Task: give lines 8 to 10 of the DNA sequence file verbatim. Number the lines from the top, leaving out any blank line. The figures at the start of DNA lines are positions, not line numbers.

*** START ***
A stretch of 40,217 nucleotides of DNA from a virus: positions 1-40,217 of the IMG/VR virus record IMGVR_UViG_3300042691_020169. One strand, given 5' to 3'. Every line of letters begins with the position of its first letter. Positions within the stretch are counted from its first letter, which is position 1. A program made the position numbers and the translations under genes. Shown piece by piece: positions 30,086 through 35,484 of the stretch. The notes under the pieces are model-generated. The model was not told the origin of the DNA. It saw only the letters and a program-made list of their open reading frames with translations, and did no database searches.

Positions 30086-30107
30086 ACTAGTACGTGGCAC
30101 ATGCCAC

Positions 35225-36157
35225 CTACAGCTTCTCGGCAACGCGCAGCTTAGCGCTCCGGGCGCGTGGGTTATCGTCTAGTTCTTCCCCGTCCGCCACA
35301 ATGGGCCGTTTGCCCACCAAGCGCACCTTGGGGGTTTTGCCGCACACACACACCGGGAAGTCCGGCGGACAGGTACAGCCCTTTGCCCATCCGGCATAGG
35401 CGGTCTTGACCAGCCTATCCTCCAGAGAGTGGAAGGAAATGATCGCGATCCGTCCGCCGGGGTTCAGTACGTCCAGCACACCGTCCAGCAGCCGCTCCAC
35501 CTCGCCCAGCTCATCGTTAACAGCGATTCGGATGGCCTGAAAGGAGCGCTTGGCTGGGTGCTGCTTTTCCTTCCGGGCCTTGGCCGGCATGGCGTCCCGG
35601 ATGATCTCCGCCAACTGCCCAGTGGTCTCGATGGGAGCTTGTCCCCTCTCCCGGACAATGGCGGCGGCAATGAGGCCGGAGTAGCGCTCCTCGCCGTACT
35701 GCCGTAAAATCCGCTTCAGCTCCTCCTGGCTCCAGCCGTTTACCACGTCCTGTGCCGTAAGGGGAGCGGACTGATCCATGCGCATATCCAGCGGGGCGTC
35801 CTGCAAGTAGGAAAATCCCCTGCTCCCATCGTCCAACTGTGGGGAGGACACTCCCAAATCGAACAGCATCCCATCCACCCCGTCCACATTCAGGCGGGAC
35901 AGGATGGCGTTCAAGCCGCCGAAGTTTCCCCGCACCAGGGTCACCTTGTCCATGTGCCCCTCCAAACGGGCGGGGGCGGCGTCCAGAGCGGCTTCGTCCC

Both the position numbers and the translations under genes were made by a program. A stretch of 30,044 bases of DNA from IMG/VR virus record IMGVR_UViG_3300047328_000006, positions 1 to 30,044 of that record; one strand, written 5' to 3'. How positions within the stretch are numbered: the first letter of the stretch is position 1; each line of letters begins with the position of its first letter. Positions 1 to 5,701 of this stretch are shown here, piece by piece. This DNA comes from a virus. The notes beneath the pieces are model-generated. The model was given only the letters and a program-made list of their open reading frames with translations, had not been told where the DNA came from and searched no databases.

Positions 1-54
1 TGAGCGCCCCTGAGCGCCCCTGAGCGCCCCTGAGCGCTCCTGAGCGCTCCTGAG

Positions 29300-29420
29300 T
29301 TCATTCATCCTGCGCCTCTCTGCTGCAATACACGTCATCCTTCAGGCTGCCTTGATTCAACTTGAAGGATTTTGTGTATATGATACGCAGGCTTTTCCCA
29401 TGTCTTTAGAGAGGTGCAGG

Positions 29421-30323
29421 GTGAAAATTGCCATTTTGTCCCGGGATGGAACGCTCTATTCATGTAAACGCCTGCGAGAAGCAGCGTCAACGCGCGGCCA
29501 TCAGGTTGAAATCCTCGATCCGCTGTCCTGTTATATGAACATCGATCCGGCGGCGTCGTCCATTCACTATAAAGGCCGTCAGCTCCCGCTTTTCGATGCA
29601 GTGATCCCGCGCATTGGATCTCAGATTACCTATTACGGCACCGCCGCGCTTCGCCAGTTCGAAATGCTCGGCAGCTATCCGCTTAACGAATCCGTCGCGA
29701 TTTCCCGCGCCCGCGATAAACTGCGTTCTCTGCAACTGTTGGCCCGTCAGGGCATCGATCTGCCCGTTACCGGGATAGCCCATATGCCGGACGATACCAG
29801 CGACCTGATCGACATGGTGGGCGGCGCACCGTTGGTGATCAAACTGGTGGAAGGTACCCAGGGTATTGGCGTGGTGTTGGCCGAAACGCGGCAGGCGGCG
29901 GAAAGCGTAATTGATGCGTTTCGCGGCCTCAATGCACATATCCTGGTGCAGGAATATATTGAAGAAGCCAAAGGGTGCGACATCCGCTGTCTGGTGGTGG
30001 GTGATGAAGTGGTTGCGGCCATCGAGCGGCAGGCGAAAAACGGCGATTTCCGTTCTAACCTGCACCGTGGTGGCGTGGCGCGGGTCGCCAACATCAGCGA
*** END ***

35401 CGGTCTTGACCAGCCTATCCTCCAGAGAGTGGAAGGAAATGATCGCGATCCGTCCGCCGGGGTTCAGTACGTCCAGCACACCGTCCAGCAGCCGCTCCAC
35501 CTCGCCCAGCTCATCGTTAACAGCGATTCGGATGGCCTGAAAGGAGCGCTTGGCTGGGTGCTGCTTTTCCTTCCGGGCCTTGGCCGGCATGGCGTCCCGG
35601 ATGATCTCCGCCAACTGCCCAGTGGTCTCGATGGGAGCTTGTCCCCTCTCCCGGACAATGGCGGCGGCAATGAGGCCGGAGTAGCGCTCCTCGCCGTACT